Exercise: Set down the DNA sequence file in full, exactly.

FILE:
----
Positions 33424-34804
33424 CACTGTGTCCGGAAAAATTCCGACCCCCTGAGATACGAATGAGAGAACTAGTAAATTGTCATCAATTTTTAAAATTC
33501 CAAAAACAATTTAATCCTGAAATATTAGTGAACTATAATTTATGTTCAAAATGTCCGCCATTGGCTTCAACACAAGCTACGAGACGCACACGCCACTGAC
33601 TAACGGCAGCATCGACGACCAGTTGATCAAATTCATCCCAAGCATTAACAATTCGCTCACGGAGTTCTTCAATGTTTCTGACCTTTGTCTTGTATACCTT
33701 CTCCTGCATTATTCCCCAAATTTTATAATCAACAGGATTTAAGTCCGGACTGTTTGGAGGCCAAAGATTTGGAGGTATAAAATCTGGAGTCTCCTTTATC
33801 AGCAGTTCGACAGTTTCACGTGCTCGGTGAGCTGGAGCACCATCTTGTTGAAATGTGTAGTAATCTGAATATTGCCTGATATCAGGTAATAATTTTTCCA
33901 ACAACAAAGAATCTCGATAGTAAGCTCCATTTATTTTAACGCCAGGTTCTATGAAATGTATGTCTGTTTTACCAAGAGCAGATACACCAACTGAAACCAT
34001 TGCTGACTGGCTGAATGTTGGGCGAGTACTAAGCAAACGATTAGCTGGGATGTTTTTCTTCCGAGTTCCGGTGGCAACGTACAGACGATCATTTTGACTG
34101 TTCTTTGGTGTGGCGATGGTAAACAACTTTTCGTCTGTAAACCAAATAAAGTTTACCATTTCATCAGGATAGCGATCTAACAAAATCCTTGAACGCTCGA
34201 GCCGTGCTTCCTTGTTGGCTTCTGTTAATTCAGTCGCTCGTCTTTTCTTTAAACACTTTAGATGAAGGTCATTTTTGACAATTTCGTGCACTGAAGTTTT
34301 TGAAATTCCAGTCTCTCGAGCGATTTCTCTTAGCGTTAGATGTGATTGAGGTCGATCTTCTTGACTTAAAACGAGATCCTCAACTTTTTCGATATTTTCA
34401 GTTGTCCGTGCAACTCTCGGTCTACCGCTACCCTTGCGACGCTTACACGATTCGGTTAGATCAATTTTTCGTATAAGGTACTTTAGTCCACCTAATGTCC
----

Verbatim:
Positions 33424-34804
33424 CACTGTGTCCGGAAAAATTCCGACCCCCTGAGATACGAATGAGAGAACTAGTAAATTGTCATCAATTTTTAAAATTC
33501 CAAAAACAATTTAATCCTGAAATATTAGTGAACTATAATTTATGTTCAAAATGTCCGCCATTGGCTTCAACACAAGCTACGAGACGCACACGCCACTGAC
33601 TAACGGCAGCATCGACGACCAGTTGATCAAATTCATCCCAAGCATTAACAATTCGCTCACGGAGTTCTTCAATGTTTCTGACCTTTGTCTTGTATACCTT
33701 CTCCTGCATTATTCCCCAAATTTTATAATCAACAGGATTTAAGTCCGGACTGTTTGGAGGCCAAAGATTTGGAGGTATAAAATCTGGAGTCTCCTTTATC
33801 AGCAGTTCGACAGTTTCACGTGCTCGGTGAGCTGGAGCACCATCTTGTTGAAATGTGTAGTAATCTGAATATTGCCTGATATCAGGTAATAATTTTTCCA
33901 ACAACAAAGAATCTCGATAGTAAGCTCCATTTATTTTAACGCCAGGTTCTATGAAATGTATGTCTGTTTTACCAAGAGCAGATACACCAACTGAAACCAT
34001 TGCTGACTGGCTGAATGTTGGGCGAGTACTAAGCAAACGATTAGCTGGGATGTTTTTCTTCCGAGTTCCGGTGGCAACGTACAGACGATCATTTTGACTG
34101 TTCTTTGGTGTGGCGATGGTAAACAACTTTTCGTCTGTAAACCAAATAAAGTTTACCATTTCATCAGGATAGCGATCTAACAAAATCCTTGAACGCTCGA
34201 GCCGTGCTTCCTTGTTGGCTTCTGTTAATTCAGTCGCTCGTCTTTTCTTTAAACACTTTAGATGAAGGTCATTTTTGACAATTTCGTGCACTGAAGTTTT
34301 TGAAATTCCAGTCTCTCGAGCGATTTCTCTTAGCGTTAGATGTGATTGAGGTCGATCTTCTTGACTTAAAACGAGATCCTCAACTTTTTCGATATTTTCA
34401 GTTGTCCGTGCAACTCTCGGTCTACCGCTACCCTTGCGACGCTTACACGATTCGGTTAGATCAATTTTTCGTATAAGGTACTTTAGTCCACCTAATGTCC